November-December 2011

Hear, hear the blood a-leaping

By Linda Dewar

Writing_Gordon_LightfootWriting Gordon Lightfoot: I’m writing this in early October, and the release date for this book isn’t until later this month, so I can neither recommend nor denounce it, but it sure sounds interesting. Writing Gordon Lightfoot: The Man, the Music, and the World in 1972 is a chronicle of the events leading up to the 1972 Mariposa Music Festival in Toronto, written by Dave Bidini. Here’s the publisher’s description:

“From acclaimed musician and author Dave Bidini comes a brilliantly original look at a folk-rock legend and the momentous week in 1972 that culminated in the Mariposa Folk Festival.

July, 1972. As musicians across Canada prepare for the nation's biggest folk festival, held on Toronto Island, a series of events unfold that will transform the country politically, psychologically--and musically.

As Bidini explores the remarkable week leading up to Mariposa, he also explores the life and times of one of the most enigmatic figures in Canadian music: Gordon Lightfoot, the reigning king of folk at the height of his career. Through a series of letters, Bidini addresses Lightfoot directly, questioning him, imagining his life, and weaving together a fascinating, highly original look at a musician at the top of his game. By the end of the week, the country is on the verge of massive change and the '72 Mariposa folk fest--complete with surprise appearances by Bob Dylan, Neil Young, Joni Mitchell, and yes, Lightfoot--is on its way to becoming legendary.”


And speaking of Gordon Lightfoot, I’ve just learned that Terry Clements, Lightfoot’s lead guitar player since 1970, passed away earlier this year.  He was a brilliant player, with a distinctive style that became a hallmark of the Lightfoot sound both on recordings and in live gigs. Dare I admit that I first heard his playing on an 8-track tape?


Mondegreens from kids: Mondegreens, those mis-heard and twisted lyrics, are particularly funny when they come from the innocent minds of children. Here are a few of my favourites:

* Waltzing Bright and Beautiful (All Things Bright and Beautiful)

* Mary’s boyfriend  Jesus Christ… (Mary’s boychild Jesus Christ)

* The ants are my friends, they’re blowin’ in the wind  (no need to tell you, right?)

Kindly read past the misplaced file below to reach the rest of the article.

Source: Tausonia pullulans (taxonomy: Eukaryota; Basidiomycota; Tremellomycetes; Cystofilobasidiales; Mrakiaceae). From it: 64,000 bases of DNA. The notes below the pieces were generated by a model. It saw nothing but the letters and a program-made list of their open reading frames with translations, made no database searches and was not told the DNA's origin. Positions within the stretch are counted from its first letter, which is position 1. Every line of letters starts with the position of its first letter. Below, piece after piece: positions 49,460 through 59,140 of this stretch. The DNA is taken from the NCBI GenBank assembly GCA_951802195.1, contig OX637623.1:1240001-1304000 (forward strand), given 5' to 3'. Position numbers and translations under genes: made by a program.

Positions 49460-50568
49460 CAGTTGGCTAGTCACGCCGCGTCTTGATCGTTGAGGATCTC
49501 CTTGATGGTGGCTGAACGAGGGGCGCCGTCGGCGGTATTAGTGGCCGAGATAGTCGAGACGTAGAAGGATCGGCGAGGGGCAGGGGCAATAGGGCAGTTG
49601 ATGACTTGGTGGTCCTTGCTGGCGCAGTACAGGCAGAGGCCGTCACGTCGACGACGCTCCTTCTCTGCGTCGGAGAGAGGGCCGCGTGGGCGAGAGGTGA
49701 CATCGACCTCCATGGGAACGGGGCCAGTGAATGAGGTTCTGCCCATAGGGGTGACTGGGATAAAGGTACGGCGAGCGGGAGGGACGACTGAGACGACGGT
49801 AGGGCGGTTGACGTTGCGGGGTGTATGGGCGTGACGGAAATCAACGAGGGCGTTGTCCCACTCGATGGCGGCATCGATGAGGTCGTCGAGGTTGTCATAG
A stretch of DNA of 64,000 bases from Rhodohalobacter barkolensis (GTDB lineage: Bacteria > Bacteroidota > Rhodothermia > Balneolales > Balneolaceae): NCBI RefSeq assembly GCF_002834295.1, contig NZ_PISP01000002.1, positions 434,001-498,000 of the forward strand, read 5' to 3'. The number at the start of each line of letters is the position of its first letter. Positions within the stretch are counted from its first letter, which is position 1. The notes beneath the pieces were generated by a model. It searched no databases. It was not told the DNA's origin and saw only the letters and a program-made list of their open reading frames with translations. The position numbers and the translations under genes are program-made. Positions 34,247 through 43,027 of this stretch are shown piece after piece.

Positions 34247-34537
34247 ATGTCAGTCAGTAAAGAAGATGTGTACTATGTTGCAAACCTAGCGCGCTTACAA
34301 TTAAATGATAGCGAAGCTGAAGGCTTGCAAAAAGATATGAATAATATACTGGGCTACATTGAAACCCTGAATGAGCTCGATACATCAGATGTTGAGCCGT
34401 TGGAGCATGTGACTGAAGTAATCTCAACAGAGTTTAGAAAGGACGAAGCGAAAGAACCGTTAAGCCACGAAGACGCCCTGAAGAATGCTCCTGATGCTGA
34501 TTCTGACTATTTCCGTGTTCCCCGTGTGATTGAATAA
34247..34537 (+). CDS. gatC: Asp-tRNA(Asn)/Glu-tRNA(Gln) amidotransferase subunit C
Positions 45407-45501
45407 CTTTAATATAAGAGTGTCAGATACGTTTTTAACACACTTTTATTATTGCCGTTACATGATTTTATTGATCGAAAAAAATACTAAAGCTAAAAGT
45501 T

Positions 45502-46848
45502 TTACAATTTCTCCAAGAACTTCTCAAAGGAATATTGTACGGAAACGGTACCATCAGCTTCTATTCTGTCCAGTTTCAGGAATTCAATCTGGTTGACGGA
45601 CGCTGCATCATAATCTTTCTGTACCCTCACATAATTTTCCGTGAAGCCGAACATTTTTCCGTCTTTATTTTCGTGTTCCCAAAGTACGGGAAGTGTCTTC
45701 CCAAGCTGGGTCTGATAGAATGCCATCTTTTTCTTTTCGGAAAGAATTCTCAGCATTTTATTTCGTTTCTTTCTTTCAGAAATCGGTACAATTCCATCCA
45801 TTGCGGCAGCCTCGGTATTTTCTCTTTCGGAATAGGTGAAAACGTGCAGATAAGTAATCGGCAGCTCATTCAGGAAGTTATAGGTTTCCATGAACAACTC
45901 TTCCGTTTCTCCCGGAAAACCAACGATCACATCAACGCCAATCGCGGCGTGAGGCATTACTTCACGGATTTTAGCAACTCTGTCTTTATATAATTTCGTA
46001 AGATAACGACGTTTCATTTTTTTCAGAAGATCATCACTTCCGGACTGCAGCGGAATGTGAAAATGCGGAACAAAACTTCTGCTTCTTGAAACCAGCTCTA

* Mine eyes have seen the glory of the coming of the Lord; He is trampling on the village where the great giraffe is stored… (again, no need to translate)

And one that comes from my own dear husband, who when he was a child growing up in Scotland heard the line “Hear, hear the blood a-leaping” from Scotland the Brave as: Hear, hear the bladder leaking, much to his mother’s great mirth.


Crossover sounds: We hear a lot in the folk and world music communities about “crossover” sounds, usually referring to bands like Afro-Celt Sound System that combine two or more genres. Sometimes, though, the crossover occurs via the introduction of a particular instrument to an established genre. One obvious example is the bouzouki, which started out as a Greek instrument but is now a fixture in Irish and Scottish folk.

The latest example seems to be the cajón, a type of box-drum that has been in use for years in both Peru and Cuba. It’s a large, hollow wooden box that’s played by someone who sits on top of the box striking it with his hands and rocking it to create the sound. The cajón made a logical transition into flamenco music quite a while ago, but it’s now starting to appear in genres as diverse as Celtic, Zydeco and even some types of jazz. I was going to put a link to some examples here, but there are so many it’s impossible to choose. Instead, try this link. The Wikipedia entry can be found here.


The first record to receive a gold disc was "Chattanooga Cho-Cho" by The Glen Miller Orchestra in 1942, it sold 1.2 million copies.

The Everly Brothers world hit "Bye Bye Love," was rejected by 30 labels before Cadence Records picked it up.

An American now living in Scotland, Linda Dewar is a singer and a player of various instruments with strings and keys. Besides being a solo performer, she plays in the Scottish band Togarrach, and is a founding member of the revue Simply Burns. Visit her website.


All Columns by Linda Dewar